The Tritype reveals the distinct differences of those sharing the same Enneagram Type. The Tritype also explains how individuals sharing the same three fixations may have more in common than those sharing the same Enneagram Type.
For example, if you were an 8-7-4, you would have secondary strategies that are very different than an 8-2-6. The 8-7-4 is a fast paced creative, feelingful and optimistic Type 8 whereas the 8-2-6 is a more cynical, loyal and helpful Type 8. Further, if you are the 8-7-4 Type 8, you may relate more to a 7-4-8 than another Type 8 that has a different Tritype.
Understanding the Tritype in practice.
Just as with your primary Enneagram Type you will experience the other Types in your Tritype in both positive and negative ways.
To understand how this works in practice, if someone with a Tritype of 8-7-4, finds that taking charge like an 8 isn’t working, they may try to lighten up or be positive like a 7, and if that doesn’t work, may search for meaning like a 4. The 8 fear of being disempowered is driving the process. If the 8 still feels disempowered and unable to direct their circumstances the 8-7-4 may feel over-extended and scattered (7) and painfully lacking (4). So this person has used the strategies of three Enneagram Types, one from each of the three Enneagram Centers (Head-Heart-Gut), in a preferred order of 8-7-4.
Another example would be a 4-6-8. Here we have a more aggressive and reactive Type 4 than say a 4-9-5, who would be more withdrawn, passive (9) and avoidant (5). Another example would be a 9-7-2. This would be the Type 9 with a very rosy and positive outlook desiring easygoing relationships. A 9-5-3 would be the kind of 9 who is more intellectual (5), perfectionistic and focused on efficiency (3) with less of an emphasis on maintaining harmonious relationships than other 9s.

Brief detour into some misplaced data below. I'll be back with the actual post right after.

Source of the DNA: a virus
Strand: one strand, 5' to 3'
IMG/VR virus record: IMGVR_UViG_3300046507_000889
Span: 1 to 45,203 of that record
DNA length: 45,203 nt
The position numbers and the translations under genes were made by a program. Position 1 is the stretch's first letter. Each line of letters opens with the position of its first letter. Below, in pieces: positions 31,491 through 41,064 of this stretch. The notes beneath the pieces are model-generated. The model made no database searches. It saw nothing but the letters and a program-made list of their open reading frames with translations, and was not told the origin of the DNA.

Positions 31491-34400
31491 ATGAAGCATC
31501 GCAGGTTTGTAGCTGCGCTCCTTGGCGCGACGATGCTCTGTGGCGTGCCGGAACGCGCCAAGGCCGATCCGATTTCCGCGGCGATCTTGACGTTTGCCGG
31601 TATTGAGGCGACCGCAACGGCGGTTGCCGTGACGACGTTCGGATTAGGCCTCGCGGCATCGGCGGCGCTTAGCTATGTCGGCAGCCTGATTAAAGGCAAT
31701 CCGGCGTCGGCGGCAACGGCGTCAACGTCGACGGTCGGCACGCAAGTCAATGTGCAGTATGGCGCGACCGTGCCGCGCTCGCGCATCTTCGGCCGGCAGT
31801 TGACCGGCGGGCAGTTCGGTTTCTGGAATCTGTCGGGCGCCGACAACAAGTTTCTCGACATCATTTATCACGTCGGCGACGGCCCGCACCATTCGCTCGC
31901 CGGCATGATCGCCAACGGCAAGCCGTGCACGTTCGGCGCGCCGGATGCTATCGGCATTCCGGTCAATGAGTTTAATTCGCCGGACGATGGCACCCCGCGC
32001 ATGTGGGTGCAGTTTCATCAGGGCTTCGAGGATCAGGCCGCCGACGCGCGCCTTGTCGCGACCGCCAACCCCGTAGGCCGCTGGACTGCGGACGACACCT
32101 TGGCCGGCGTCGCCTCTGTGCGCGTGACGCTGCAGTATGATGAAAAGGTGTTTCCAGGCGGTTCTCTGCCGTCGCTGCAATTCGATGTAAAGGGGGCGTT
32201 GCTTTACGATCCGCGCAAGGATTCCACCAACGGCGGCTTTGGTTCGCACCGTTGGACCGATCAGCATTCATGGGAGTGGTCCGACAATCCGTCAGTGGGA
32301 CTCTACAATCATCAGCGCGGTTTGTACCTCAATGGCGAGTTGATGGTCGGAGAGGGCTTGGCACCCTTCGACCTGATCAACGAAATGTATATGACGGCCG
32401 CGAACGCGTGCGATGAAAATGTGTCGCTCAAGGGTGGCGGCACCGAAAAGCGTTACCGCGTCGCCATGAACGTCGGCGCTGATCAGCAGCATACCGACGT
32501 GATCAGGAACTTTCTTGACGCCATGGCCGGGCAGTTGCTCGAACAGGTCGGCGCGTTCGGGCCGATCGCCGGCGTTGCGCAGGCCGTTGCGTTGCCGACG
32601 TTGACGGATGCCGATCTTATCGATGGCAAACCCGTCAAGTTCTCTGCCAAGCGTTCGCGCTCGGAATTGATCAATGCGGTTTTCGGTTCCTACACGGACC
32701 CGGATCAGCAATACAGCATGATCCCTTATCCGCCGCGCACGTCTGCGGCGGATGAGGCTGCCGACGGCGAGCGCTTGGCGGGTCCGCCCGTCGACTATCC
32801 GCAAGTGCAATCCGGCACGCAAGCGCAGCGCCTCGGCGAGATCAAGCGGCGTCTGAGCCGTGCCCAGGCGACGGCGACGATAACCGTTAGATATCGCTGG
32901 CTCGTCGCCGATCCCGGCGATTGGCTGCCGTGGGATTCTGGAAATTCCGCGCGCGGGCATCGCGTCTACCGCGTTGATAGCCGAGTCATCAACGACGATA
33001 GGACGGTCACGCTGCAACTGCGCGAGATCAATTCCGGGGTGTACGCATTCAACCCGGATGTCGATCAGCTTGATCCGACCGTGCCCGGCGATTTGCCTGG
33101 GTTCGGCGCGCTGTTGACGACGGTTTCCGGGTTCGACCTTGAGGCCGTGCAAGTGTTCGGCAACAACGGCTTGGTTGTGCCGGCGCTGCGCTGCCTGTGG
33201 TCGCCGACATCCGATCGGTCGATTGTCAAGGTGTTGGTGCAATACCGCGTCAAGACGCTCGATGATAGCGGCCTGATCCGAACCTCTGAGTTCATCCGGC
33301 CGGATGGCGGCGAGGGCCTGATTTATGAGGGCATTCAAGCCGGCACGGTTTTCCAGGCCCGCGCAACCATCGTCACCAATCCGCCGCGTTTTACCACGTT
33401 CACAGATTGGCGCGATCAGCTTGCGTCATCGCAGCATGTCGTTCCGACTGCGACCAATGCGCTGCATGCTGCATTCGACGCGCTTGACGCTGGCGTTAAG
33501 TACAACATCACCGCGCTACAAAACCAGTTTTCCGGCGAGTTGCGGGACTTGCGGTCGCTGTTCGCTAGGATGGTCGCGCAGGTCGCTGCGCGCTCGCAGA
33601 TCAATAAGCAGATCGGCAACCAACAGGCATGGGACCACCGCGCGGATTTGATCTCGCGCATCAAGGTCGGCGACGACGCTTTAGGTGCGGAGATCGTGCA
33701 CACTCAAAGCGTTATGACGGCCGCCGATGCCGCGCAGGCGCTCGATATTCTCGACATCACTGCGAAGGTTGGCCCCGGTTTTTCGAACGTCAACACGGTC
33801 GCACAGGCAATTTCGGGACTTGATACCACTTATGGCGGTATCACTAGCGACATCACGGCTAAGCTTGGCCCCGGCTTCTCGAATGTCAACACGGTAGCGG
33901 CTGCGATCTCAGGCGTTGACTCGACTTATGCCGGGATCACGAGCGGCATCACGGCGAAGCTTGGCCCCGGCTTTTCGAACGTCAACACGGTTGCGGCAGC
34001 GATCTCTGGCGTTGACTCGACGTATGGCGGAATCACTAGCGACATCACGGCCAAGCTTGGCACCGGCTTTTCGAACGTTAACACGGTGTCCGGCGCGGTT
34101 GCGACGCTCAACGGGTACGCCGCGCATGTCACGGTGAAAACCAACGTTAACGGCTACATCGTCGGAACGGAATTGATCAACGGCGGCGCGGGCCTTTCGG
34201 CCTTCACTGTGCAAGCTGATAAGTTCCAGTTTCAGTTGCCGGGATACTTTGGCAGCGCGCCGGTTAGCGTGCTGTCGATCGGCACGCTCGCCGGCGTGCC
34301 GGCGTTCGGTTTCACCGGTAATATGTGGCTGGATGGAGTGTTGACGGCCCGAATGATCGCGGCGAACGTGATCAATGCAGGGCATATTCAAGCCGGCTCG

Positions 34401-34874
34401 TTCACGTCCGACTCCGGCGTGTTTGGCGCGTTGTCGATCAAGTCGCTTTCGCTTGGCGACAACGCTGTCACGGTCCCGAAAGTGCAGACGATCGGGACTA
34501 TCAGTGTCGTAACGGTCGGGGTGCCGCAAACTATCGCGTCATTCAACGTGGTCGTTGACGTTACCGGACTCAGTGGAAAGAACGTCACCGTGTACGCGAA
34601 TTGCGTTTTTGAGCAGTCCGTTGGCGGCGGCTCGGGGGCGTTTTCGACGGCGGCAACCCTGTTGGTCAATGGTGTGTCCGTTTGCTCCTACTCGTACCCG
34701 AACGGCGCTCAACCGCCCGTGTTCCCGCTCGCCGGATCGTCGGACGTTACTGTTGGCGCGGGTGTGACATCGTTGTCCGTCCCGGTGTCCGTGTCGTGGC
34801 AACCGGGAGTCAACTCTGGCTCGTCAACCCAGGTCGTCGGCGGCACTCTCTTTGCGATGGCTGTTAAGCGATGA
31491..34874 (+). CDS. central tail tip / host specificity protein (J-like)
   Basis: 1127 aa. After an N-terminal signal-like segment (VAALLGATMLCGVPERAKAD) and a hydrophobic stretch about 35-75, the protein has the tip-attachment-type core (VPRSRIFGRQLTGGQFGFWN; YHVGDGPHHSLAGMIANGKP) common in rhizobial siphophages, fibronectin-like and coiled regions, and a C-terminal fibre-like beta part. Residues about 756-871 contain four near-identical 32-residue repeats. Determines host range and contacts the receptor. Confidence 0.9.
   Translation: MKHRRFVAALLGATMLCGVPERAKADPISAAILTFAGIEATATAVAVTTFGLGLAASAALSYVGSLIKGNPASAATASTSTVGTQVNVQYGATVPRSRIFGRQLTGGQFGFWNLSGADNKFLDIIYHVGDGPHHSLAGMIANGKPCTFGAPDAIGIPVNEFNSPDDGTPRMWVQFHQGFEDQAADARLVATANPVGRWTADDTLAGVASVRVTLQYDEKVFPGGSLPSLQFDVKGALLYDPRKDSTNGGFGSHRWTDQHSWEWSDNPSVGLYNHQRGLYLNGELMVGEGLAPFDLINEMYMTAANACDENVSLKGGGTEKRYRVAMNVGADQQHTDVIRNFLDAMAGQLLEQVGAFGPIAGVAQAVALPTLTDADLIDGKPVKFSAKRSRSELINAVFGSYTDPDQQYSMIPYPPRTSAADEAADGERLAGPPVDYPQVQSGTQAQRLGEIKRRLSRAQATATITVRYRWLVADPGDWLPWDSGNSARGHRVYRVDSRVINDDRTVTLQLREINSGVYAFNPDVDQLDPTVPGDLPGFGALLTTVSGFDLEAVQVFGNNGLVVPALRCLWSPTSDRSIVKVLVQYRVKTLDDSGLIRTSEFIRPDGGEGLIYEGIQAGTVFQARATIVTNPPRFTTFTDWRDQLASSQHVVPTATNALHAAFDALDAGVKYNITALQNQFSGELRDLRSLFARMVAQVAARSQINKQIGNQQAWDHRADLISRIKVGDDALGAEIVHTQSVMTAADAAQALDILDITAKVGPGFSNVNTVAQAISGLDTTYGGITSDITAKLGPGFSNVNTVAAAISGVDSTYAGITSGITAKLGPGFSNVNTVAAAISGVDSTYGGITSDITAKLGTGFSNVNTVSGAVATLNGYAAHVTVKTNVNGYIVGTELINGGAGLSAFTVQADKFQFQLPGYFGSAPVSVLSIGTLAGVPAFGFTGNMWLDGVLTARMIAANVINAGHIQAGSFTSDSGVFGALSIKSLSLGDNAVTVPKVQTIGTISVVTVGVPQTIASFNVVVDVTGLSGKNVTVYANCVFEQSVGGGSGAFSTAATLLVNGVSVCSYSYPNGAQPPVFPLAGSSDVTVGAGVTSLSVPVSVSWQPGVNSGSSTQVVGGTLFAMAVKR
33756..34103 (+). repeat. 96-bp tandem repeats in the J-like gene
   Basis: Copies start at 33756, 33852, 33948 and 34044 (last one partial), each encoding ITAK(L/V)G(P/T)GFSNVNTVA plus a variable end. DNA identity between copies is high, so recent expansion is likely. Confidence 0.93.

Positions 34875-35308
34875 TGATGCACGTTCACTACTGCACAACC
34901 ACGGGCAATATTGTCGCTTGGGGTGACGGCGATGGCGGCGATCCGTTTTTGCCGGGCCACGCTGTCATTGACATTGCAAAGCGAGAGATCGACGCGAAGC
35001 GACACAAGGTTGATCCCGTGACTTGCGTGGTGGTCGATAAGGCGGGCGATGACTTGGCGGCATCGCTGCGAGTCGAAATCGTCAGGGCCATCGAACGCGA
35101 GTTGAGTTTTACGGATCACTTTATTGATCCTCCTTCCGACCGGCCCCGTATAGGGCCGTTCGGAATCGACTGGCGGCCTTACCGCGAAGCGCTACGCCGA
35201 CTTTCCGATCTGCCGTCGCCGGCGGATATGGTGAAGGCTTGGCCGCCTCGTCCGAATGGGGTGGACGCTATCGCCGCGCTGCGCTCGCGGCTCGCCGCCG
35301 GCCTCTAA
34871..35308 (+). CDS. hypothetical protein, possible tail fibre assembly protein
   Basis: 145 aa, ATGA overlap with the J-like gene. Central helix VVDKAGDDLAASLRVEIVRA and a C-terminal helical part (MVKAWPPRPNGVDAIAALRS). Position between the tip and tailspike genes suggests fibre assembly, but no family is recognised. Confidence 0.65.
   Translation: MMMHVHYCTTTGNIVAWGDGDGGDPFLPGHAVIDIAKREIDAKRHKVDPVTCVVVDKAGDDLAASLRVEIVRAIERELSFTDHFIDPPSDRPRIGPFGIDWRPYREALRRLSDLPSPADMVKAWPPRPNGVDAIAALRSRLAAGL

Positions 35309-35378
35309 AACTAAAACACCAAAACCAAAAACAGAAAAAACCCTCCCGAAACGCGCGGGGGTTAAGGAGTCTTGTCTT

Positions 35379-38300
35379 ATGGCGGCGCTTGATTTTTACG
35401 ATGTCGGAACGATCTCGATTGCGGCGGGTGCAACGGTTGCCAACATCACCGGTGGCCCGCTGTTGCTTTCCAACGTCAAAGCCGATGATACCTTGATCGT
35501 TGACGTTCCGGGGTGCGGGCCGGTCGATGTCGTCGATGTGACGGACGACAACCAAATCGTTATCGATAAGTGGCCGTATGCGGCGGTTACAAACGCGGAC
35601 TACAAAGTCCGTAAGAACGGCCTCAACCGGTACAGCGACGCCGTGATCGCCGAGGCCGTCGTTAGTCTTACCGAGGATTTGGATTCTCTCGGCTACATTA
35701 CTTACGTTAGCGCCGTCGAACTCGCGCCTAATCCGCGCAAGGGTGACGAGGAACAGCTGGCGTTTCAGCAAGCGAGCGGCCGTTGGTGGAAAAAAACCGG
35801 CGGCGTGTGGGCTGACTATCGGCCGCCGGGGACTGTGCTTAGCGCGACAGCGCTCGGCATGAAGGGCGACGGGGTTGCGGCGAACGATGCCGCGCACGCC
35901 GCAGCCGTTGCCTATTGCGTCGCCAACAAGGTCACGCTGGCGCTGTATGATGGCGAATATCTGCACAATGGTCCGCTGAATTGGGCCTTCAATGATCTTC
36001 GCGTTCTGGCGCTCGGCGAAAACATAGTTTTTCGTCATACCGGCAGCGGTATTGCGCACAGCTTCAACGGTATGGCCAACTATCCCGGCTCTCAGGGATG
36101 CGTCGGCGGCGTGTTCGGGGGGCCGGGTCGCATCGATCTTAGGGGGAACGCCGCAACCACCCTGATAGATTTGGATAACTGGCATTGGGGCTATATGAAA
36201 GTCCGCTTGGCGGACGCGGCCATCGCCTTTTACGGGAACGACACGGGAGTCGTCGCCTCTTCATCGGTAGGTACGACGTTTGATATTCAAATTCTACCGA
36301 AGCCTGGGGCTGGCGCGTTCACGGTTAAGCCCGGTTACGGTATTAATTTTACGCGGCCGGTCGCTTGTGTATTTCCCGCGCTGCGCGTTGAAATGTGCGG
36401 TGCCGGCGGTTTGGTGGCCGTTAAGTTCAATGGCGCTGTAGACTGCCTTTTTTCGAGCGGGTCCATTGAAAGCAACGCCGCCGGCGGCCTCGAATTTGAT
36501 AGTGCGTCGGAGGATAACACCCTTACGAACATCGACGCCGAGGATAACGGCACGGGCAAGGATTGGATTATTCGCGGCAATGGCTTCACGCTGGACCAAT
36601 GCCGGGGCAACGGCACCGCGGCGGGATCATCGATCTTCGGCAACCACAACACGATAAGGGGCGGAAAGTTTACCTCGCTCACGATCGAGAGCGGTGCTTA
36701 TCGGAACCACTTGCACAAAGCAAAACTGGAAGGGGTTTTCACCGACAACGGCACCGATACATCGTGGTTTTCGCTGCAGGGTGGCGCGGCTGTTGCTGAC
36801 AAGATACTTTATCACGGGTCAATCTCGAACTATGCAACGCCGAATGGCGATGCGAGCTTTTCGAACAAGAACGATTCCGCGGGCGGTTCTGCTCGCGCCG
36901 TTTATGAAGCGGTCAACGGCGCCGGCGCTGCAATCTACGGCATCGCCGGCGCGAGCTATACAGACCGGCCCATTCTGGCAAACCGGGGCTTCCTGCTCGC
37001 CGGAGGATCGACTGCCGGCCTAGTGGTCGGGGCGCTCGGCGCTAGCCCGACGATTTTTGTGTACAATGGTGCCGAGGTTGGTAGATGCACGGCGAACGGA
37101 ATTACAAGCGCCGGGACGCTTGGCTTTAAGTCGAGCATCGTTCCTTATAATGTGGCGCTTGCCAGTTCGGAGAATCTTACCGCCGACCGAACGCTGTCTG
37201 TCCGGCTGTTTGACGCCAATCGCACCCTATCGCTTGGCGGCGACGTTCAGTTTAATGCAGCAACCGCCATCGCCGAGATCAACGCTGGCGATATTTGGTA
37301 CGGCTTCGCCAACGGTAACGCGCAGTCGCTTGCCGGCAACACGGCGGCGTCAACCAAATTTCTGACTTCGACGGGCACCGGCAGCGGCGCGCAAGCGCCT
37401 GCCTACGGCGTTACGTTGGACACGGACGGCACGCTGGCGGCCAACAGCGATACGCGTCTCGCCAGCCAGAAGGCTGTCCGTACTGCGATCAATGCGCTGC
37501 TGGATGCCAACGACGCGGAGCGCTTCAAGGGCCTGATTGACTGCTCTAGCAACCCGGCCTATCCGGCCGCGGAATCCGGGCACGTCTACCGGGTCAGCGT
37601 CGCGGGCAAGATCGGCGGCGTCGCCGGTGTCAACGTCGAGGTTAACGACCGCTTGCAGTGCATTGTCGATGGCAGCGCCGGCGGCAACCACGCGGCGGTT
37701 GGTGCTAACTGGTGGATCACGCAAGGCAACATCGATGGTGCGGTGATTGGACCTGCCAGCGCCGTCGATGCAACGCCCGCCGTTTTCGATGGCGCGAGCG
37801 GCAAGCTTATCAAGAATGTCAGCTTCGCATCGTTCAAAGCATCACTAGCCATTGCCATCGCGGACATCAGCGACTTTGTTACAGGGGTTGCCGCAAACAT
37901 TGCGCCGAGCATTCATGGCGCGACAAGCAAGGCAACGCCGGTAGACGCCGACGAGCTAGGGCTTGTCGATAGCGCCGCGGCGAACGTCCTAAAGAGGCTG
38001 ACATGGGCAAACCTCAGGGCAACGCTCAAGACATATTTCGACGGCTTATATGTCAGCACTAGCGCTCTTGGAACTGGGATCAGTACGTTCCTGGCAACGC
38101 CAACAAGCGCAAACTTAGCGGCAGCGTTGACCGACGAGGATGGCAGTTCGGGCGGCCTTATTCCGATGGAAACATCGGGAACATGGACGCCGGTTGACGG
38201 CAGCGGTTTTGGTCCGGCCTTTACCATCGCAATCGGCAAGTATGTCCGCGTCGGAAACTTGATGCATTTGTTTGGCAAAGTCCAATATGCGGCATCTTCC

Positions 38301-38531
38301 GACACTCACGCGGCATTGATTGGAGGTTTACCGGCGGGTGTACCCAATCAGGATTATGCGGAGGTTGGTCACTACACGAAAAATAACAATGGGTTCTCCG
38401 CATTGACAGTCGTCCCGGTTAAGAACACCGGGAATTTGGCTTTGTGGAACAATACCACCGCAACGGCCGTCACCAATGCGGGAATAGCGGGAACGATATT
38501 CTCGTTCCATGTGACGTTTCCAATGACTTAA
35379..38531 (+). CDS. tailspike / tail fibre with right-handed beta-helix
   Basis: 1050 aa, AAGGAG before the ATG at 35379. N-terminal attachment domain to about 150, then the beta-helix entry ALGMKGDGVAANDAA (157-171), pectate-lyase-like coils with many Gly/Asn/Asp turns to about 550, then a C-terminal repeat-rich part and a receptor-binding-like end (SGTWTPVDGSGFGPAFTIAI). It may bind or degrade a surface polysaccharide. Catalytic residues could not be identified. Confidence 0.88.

How your Tritype was determined and what it means about you.
In the second half of the Enneacards Enneagram Test, you were asked to rank Enneacards to determine your preferred Enneagram Type in each of the three Enneagram centers: head, heart and gut. You were then asked to rank your choices among the three centers. This revealed your preferred Enneagram Type in each center in order of preference or your Tritype.
Your Tritype is like your own Enneagram thumbprint showing the unique way that you manage your life using the strategies available to you. It defines the strategies you employ to negotiate life. It also identifies what motivates you. Further it reveals why you are different from others of the same Enneagram Type.
Difficulty determining your Enneagram Type
When it is difficult to determine your primary Enneagram Type it can be helpful to try and first determine your Tritype. Understanding the Tritype also helps clear up look-a-likes.
We suggest you take the time to learn about all three Enneagram Types in your Tritype. Additionally, if you are still unsure of your Enneagram Type, research has shown, that there is a very high probability that your actual Enneagram Type is among the three Types in your Tritype. With observation you can determine which of the three Types is the CEO or commander in chief. Identifying and confirming your dominant Enneagram Type is an essential part of the transformation process. Do not be discouraged if it takes time, as the process itself will give you many valuable insights.
All content Katherine Chernick Fauvre & David W. Fauvre, Enneagram Explorations, 1995-2008